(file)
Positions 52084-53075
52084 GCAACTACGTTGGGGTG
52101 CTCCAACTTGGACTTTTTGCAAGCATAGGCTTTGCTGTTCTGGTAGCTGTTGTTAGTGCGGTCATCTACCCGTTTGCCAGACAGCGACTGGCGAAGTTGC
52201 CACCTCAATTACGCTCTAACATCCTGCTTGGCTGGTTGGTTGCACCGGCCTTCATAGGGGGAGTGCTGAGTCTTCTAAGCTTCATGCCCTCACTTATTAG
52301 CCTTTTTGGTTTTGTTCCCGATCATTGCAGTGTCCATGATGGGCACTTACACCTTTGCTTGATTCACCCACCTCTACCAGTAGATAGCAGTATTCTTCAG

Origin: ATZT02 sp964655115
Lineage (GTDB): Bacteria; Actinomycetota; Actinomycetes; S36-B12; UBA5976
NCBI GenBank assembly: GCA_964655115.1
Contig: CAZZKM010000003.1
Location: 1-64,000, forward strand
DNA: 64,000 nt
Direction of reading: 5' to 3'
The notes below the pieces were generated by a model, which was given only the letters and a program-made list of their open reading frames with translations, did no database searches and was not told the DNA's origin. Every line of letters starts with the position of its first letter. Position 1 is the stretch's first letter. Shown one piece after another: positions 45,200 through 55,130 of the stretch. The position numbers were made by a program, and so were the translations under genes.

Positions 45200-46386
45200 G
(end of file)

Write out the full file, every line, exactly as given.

Positions 52084-53075
52084 GCAACTACGTTGGGGTG
52101 CTCCAACTTGGACTTTTTGCAAGCATAGGCTTTGCTGTTCTGGTAGCTGTTGTTAGTGCGGTCATCTACCCGTTTGCCAGACAGCGACTGGCGAAGTTGC
52201 CACCTCAATTACGCTCTAACATCCTGCTTGGCTGGTTGGTTGCACCGGCCTTCATAGGGGGAGTGCTGAGTCTTCTAAGCTTCATGCCCTCACTTATTAG
52301 CCTTTTTGGTTTTGTTCCCGATCATTGCAGTGTCCATGATGGGCACTTACACCTTTGCTTGATTCACCCACCTCTACCAGTAGATAGCAGTATTCTTCAG

Origin: ATZT02 sp964655115
Lineage (GTDB): Bacteria; Actinomycetota; Actinomycetes; S36-B12; UBA5976
NCBI GenBank assembly: GCA_964655115.1
Contig: CAZZKM010000003.1
Location: 1-64,000, forward strand
DNA: 64,000 nt
Direction of reading: 5' to 3'
The notes below the pieces were generated by a model, which was given only the letters and a program-made list of their open reading frames with translations, did no database searches and was not told the DNA's origin. Every line of letters starts with the position of its first letter. Position 1 is the stretch's first letter. Shown one piece after another: positions 45,200 through 55,130 of the stretch. The position numbers were made by a program, and so were the translations under genes.

Positions 45200-46386
45200 G